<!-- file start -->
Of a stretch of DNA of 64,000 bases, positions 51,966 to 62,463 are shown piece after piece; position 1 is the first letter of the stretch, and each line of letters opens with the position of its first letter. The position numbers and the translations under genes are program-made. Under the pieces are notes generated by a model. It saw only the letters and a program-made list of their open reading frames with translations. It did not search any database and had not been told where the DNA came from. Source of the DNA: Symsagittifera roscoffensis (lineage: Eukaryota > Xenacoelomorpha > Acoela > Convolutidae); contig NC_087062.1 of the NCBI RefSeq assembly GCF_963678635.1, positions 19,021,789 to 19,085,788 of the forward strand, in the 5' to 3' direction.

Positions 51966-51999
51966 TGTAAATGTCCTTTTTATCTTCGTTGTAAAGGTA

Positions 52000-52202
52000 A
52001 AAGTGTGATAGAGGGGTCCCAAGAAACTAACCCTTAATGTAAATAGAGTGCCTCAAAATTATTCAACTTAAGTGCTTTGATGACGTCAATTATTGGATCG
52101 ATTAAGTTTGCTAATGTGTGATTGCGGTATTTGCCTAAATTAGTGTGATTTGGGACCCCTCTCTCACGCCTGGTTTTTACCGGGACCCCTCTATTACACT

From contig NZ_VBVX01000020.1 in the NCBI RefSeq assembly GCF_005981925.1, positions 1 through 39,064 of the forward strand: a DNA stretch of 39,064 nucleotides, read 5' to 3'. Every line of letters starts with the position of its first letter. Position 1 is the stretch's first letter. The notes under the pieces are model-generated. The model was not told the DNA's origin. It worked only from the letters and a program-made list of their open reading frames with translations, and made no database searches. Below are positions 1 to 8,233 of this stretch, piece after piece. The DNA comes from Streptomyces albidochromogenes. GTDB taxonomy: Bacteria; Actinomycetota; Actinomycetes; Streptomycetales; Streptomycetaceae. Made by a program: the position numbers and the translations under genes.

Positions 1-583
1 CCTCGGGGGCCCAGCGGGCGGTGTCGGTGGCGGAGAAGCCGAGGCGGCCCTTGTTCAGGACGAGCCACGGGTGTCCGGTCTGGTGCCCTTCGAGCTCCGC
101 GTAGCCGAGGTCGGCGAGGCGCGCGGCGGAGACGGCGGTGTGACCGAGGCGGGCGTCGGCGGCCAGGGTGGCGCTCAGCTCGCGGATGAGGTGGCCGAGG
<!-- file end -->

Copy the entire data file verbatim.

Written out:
Of a stretch of DNA of 64,000 bases, positions 51,966 to 62,463 are shown piece after piece; position 1 is the first letter of the stretch, and each line of letters opens with the position of its first letter. The position numbers and the translations under genes are program-made. Under the pieces are notes generated by a model. It saw only the letters and a program-made list of their open reading frames with translations. It did not search any database and had not been told where the DNA came from. Source of the DNA: Symsagittifera roscoffensis (lineage: Eukaryota > Xenacoelomorpha > Acoela > Convolutidae); contig NC_087062.1 of the NCBI RefSeq assembly GCF_963678635.1, positions 19,021,789 to 19,085,788 of the forward strand, in the 5' to 3' direction.

Positions 51966-51999
51966 TGTAAATGTCCTTTTTATCTTCGTTGTAAAGGTA

Positions 52000-52202
52000 A
52001 AAGTGTGATAGAGGGGTCCCAAGAAACTAACCCTTAATGTAAATAGAGTGCCTCAAAATTATTCAACTTAAGTGCTTTGATGACGTCAATTATTGGATCG
52101 ATTAAGTTTGCTAATGTGTGATTGCGGTATTTGCCTAAATTAGTGTGATTTGGGACCCCTCTCTCACGCCTGGTTTTTACCGGGACCCCTCTATTACACT

From contig NZ_VBVX01000020.1 in the NCBI RefSeq assembly GCF_005981925.1, positions 1 through 39,064 of the forward strand: a DNA stretch of 39,064 nucleotides, read 5' to 3'. Every line of letters starts with the position of its first letter. Position 1 is the stretch's first letter. The notes under the pieces are model-generated. The model was not told the DNA's origin. It worked only from the letters and a program-made list of their open reading frames with translations, and made no database searches. Below are positions 1 to 8,233 of this stretch, piece after piece. The DNA comes from Streptomyces albidochromogenes. GTDB taxonomy: Bacteria; Actinomycetota; Actinomycetes; Streptomycetales; Streptomycetaceae. Made by a program: the position numbers and the translations under genes.

Positions 1-583
1 CCTCGGGGGCCCAGCGGGCGGTGTCGGTGGCGGAGAAGCCGAGGCGGCCCTTGTTCAGGACGAGCCACGGGTGTCCGGTCTGGTGCCCTTCGAGCTCCGC
101 GTAGCCGAGGTCGGCGAGGCGCGCGGCGGAGACGGCGGTGTGACCGAGGCGGGCGTCGGCGGCCAGGGTGGCGCTCAGCTCGCGGATGAGGTGGCCGAGG